Crane Safety & Inspections Inc.
Miami-Dade aims to curb local crane accidents through increased regulation.
“When cranes are falling down, it’s a major safety issue,” says Gerard Philippeaux, director of public affairs for Audrey M. Edmonson, Miami-Dade County commissioner. Edmonson proposed the local ordinance following an April 2006 fatality of a worker who fell 39 stories to his death when a piece of the tower crane he was working on fell. The ordinance comes up for a vote March 18.
OSHA’s crane and derrick rule has changed little since 1971. The agency is “in the latter stages of developing a proposed rule,” says Claude Knighten, an OSHA spokesman. The slow progress frustrates industry sources. “The report from the Crane and Derricks Advisory Committee [C-DAC] has been sitting in OSHA for more than three years,” says Graham Brent, executive director of the National Commission for the Certification of Crane Operators (NCCCO). “It may not be published as even a draft review until the end of this year.”
On Feb. 26, Douglas E. Williams, president of Graham, N.C.-based steel erector Buckner Cos., wrote a letter to U.S. Labor Secretary Elaine L. Chao to “express our extreme disappointment in the lack of progress.” Buckner, a C-DAC negotiator, claims the national standard “would do away with the need for local initiatives, which are being done because OSHA is dragging its feet.”
The federal rule could help clear up a patchwork of directives across the country. The Miami-Dade ordinance describes installation of cranes and other hoisting equipment; requires education and certification of operators; and sets standards for hurricane preparedness and provides enforcement mechanisms. If passed, the law will go into effect in 10 days, unless vetoed by the mayor. The provision on certification of crane operators would become effective on Jan. 1, 2009, provided tests are offered in Spanish and Creole by that date. Violators would be fined $500.
Further, crane suppliers would need to adhere to voluntary consensus standards as published by the American Society of Mechanical Engineers, Structural Engineering Institute and American Society of Civil Engineers as they apply to operations, wind-loading, foundations, tie-ins, free-standing height and top tie-in height. The law would exempt mobile cranes with a boom length of less than 25 ft or capacity of less than 15,000 lb.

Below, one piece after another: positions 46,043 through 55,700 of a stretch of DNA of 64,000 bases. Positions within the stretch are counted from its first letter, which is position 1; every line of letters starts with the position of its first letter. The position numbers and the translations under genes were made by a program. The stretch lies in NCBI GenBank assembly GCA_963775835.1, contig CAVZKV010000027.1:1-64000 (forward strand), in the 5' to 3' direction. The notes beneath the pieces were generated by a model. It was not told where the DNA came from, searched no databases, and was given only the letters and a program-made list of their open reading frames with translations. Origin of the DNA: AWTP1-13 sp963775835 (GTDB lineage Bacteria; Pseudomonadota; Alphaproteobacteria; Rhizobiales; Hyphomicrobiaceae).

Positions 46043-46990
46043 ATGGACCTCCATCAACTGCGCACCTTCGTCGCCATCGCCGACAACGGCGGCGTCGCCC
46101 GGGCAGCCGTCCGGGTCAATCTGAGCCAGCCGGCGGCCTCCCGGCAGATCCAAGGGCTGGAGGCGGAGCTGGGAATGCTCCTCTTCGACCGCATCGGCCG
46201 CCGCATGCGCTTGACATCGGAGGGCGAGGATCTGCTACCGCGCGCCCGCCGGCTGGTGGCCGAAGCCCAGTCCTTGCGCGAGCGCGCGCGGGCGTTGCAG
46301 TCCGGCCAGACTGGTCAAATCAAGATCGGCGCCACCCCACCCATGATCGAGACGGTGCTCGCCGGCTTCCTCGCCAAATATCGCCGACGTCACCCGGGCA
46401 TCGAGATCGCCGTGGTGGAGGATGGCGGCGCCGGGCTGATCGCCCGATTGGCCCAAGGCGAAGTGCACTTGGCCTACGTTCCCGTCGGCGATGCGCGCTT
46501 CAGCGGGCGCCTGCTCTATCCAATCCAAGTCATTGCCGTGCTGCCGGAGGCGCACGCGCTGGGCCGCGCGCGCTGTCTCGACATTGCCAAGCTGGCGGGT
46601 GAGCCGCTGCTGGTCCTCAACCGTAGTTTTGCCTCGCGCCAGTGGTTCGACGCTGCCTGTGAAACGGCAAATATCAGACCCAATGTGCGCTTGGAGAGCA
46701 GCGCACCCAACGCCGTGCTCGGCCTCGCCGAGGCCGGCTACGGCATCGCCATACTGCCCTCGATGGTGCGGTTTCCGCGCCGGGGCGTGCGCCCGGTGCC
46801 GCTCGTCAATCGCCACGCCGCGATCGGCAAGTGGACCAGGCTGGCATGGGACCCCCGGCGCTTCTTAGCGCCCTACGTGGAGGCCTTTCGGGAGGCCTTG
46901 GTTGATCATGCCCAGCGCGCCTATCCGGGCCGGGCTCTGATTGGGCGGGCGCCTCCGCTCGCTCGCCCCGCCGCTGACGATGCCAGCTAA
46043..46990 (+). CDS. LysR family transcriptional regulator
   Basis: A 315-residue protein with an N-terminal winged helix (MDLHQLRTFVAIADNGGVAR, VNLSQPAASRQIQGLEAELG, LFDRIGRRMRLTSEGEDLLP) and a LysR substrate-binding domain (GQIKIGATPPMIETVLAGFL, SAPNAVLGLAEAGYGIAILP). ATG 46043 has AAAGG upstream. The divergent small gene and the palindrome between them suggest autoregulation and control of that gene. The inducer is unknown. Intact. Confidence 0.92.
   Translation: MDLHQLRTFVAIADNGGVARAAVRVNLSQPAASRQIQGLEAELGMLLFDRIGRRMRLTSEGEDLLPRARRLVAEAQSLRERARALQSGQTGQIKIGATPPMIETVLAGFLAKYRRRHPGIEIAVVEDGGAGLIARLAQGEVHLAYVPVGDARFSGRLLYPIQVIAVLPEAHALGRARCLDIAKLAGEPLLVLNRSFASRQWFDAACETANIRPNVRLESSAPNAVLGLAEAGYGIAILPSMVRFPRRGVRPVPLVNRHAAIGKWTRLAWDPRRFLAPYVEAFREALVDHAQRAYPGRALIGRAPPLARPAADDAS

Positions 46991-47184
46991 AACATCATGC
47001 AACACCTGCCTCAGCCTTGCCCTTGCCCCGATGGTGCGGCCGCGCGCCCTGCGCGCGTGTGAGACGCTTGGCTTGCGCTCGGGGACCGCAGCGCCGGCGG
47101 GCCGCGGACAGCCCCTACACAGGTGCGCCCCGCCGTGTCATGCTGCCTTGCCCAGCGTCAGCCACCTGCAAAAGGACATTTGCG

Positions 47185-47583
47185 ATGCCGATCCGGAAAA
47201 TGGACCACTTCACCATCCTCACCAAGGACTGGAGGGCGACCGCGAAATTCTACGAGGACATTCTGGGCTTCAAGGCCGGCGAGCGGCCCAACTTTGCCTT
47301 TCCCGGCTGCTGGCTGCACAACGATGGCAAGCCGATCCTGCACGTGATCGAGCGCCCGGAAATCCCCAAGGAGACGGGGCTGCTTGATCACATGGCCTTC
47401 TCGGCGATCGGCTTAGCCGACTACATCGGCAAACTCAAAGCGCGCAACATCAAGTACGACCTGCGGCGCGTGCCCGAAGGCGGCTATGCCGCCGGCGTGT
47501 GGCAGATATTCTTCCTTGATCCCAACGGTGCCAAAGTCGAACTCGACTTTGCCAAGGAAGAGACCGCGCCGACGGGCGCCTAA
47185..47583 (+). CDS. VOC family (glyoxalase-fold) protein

But some think the ordinance would make a nightmare out of jobsite logistics. Within the rule, “you can’t have a multi-crane job because you can’t get the elevations between cranes from your tiebacks to make them high enough,” says Jim Robertson, managing partner of General Crane USA, Pompano Beach. Between permitting and inspections, crane users would realize a 25% to 35% increase in costs, he estimates. “You don’t have to go that far to put safety standards in place.”
Requiring crane inspection and operator certification was key to winning the support of South Florida Associated General Contractors, says Len Mills, executive vice president. “If the state was not going to pass a law on crane safety, we had no other choice than to get a local ordinance,” says Mills, who unsuccessfully lobbied for state legislation last year.
But the proposed county regulation is not exactly what the association wanted. It grants an unusual amount of latitude to local building officials, including discretionary consideration of a crane as a permanent structure. “It could end up putting construction workers out of work who have nothing to do with the operation of the crane,” Mills says.